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Principles On Use of Indigenous Medicine


A group of practitioners, activists, scholars, lawyers and human rights defenders has come together and proposed a set of ethical guidelines that they say can guide Western psychedelic research and practice on traditional indigenous medicines.


GS II- Health

Dimensions of the Article:

  1. Ethical principles to address indigenous concerns:
  2. Use of psychedelics for therapeutic purposes
  3. What are the concerns
  4. Frameworks that mention indigenous rights to the use and development of their traditional medicines and related practices
  5. What is traditional medicine?
  6. Way Forward

Ethical principles to address indigenous concerns:

  • The proposal claim that these set of guidelines can address increasing concerns among many indigenous nations regarding the cultural appropriation of their traditional medicines.
  • The eight ethical Principles:
  • Reverence,
  • Respect,
  • Responsibility,
  • Relevance,  
  • Regulation,
  • Reparation,
  • Restoration, and
  • Reconciliation.
  • These were categorised within four overarching categories:
    • Acknowledgement    
    • Knowledge-Translation and Education        
    • Intellectual Property 
    • Belonging
  • Therapies based on indigenous wisdom reorient attitudes towards better relationships with human, other-than-human, and Mother Earth.

Use of psychedelics for therapeutic purposes:

  • The proposed guidelines come even as the use of psychedelics for therapeutic purposes is on the rise.
  • An increasing number of cities and states in the US have also legalised their use.
  • The economic profits alone of the psychedelic industry is expected to grow to 6.85 billion by 2027.

What are the concerns:

  • The paper noted that the economic profits hardly accrue to the communities and regions from where these indigenous medicines originate, despite their rising popularity.
  • The Western psychedelic practitioners and facilitators earn better when compared to the, indigenous medicine practitioners.
  • Western psychedelic research and psychedelic tourism is also leading to excessive extraction of ingredients used in traditional medicines. Indigenous traditions are not properly acknowledged in medicines, rituals, ceremonial use.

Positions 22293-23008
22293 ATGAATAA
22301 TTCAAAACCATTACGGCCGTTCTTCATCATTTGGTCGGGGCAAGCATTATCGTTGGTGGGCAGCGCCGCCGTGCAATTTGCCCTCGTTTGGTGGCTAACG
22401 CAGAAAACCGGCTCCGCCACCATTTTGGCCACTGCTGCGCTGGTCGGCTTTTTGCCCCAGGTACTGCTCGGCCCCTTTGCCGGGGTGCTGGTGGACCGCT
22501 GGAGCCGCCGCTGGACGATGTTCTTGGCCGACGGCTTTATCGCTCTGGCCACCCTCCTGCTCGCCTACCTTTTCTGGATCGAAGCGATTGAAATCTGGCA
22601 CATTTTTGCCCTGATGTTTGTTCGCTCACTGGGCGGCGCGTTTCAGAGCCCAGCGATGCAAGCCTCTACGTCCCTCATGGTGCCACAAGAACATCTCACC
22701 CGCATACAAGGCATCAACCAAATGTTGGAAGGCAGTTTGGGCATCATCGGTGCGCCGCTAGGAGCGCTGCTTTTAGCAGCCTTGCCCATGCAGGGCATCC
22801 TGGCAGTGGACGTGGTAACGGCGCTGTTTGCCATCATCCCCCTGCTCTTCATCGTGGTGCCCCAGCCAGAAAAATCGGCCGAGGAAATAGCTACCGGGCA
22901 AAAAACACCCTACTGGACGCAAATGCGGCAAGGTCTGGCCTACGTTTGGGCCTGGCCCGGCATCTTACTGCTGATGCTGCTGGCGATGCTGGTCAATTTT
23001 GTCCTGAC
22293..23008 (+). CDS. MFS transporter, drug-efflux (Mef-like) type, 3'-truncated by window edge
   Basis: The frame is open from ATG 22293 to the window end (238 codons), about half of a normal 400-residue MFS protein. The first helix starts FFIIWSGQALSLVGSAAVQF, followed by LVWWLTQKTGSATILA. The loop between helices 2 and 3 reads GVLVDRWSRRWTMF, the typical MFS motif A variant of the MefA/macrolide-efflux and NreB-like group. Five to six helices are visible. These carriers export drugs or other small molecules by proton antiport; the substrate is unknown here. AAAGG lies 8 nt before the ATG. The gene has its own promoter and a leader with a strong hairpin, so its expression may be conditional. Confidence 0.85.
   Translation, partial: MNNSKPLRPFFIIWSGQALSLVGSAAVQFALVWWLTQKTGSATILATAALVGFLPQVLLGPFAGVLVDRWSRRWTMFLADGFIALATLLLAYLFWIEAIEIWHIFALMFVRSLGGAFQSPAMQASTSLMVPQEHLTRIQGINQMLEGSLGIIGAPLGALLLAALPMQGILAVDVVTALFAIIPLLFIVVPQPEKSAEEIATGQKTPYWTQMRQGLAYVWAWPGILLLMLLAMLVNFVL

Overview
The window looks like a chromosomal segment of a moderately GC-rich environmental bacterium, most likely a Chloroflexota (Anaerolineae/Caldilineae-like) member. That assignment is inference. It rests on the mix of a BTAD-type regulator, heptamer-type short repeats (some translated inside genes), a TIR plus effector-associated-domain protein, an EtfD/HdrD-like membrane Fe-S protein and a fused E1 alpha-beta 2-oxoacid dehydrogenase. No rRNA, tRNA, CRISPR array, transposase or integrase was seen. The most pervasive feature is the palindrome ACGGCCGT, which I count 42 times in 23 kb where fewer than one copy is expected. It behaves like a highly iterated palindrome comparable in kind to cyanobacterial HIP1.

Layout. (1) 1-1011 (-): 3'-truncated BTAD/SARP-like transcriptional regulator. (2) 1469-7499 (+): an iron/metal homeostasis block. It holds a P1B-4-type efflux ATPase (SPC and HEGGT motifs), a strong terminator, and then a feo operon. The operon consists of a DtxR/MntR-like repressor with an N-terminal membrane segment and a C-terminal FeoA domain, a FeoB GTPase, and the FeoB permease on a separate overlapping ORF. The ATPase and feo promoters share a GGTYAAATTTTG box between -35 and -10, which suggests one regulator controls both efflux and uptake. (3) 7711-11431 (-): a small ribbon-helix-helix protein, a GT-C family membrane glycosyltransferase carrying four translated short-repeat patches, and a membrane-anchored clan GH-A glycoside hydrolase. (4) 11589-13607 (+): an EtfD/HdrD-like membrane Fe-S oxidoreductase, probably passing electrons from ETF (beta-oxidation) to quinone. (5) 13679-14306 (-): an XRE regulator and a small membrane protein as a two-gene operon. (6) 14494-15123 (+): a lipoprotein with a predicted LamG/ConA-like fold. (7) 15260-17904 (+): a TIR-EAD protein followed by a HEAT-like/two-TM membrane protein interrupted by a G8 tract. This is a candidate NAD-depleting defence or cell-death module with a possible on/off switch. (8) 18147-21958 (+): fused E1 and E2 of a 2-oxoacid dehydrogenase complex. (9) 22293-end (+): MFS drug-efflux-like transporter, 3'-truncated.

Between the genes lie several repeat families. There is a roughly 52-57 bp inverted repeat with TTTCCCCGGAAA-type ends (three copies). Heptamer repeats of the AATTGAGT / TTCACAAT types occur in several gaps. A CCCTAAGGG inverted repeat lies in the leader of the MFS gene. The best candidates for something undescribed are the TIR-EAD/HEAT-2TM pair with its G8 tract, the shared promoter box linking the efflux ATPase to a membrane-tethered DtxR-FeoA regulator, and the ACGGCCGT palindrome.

• Another concern is that the Indigenous medicine was not widely protected by law.

Frameworks that mention indigenous rights to the use and development of their traditional medicines and related practices:

  • One of the important regulation is included in the Article 8 (j), Article 16 and Annex 1 of the Convention on Biological Diversity (CBD) as well as the Articles 7 and 12 of the CBD’s Nagoya protocol on Access and benefit-sharing (ABS).
  • As of 2022, only the constitutions of Bolivia and Ecuador include regulation specific to Indigenous traditional medicine.
  • On December 19, 2022, delegates at the 15th Conference of Parties (COP15) to the UN Convention on Biological Diversity (CBD) adopted the Kunming-Montreal Global Biodiversity Framework (GBF).
    • The framework has 23 targets that the world needs to achieve by 2030.
    • This is one of the significant step to bring in real progress  to halt biodiversity loss and protect and restore the lands and seas in a way that safeguards the  planet and respects the rights of indigenous peoples and local communities.

What is traditional medicine?

  • The WHO describes traditional medicine as the total sum of the “knowledge, skills and practices indigenous and different cultures have used over time to maintain health and prevent, diagnose and treat physical and mental illness”.
  • “Its reach encompasses ancient practices such as acupuncture, ayurvedic medicine and herbal mixtures as well as modern medicines,”
  • Traditional medicine in India is often defined as including practices and therapies — such as yoga, Ayurveda, Siddha — that have been part of Indian tradition historically, as well as others — such as homeopathy — that became part of Indian tradition over the years.